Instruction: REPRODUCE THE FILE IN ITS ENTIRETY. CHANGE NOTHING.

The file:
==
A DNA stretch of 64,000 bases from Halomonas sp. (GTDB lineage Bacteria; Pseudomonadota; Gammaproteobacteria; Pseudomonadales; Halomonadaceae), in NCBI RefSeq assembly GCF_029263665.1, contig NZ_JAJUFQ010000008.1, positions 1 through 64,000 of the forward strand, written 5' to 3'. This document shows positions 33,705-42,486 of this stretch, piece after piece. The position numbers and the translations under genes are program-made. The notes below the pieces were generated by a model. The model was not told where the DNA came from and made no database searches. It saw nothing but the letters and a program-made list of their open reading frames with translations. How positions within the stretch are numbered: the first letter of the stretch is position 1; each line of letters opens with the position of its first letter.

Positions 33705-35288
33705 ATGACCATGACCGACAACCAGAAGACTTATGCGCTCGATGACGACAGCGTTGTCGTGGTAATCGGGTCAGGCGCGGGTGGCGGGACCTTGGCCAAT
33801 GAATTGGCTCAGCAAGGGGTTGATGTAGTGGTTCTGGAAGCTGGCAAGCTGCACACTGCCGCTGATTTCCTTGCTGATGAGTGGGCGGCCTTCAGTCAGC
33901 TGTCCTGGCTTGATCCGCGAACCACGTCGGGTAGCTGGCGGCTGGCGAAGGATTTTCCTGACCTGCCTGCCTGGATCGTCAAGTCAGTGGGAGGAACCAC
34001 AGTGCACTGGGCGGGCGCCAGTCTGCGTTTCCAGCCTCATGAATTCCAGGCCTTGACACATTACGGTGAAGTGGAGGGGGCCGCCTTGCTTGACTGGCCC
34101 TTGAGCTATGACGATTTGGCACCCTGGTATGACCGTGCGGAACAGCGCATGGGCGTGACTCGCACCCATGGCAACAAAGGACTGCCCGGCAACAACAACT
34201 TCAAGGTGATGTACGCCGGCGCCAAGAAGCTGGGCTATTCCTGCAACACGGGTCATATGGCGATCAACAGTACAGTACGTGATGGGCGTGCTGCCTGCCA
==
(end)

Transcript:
A DNA stretch of 64,000 bases from Halomonas sp. (GTDB lineage Bacteria; Pseudomonadota; Gammaproteobacteria; Pseudomonadales; Halomonadaceae), in NCBI RefSeq assembly GCF_029263665.1, contig NZ_JAJUFQ010000008.1, positions 1 through 64,000 of the forward strand, written 5' to 3'. This document shows positions 33,705-42,486 of this stretch, piece after piece. The position numbers and the translations under genes are program-made. The notes below the pieces were generated by a model. The model was not told where the DNA came from and made no database searches. It saw nothing but the letters and a program-made list of their open reading frames with translations. How positions within the stretch are numbered: the first letter of the stretch is position 1; each line of letters opens with the position of its first letter.

Positions 33705-35288
33705 ATGACCATGACCGACAACCAGAAGACTTATGCGCTCGATGACGACAGCGTTGTCGTGGTAATCGGGTCAGGCGCGGGTGGCGGGACCTTGGCCAAT
33801 GAATTGGCTCAGCAAGGGGTTGATGTAGTGGTTCTGGAAGCTGGCAAGCTGCACACTGCCGCTGATTTCCTTGCTGATGAGTGGGCGGCCTTCAGTCAGC
33901 TGTCCTGGCTTGATCCGCGAACCACGTCGGGTAGCTGGCGGCTGGCGAAGGATTTTCCTGACCTGCCTGCCTGGATCGTCAAGTCAGTGGGAGGAACCAC
34001 AGTGCACTGGGCGGGCGCCAGTCTGCGTTTCCAGCCTCATGAATTCCAGGCCTTGACACATTACGGTGAAGTGGAGGGGGCCGCCTTGCTTGACTGGCCC
34101 TTGAGCTATGACGATTTGGCACCCTGGTATGACCGTGCGGAACAGCGCATGGGCGTGACTCGCACCCATGGCAACAAAGGACTGCCCGGCAACAACAACT
34201 TCAAGGTGATGTACGCCGGCGCCAAGAAGCTGGGCTATTCCTGCAACACGGGTCATATGGCGATCAACAGTACAGTACGTGATGGGCGTGCTGCCTGCCA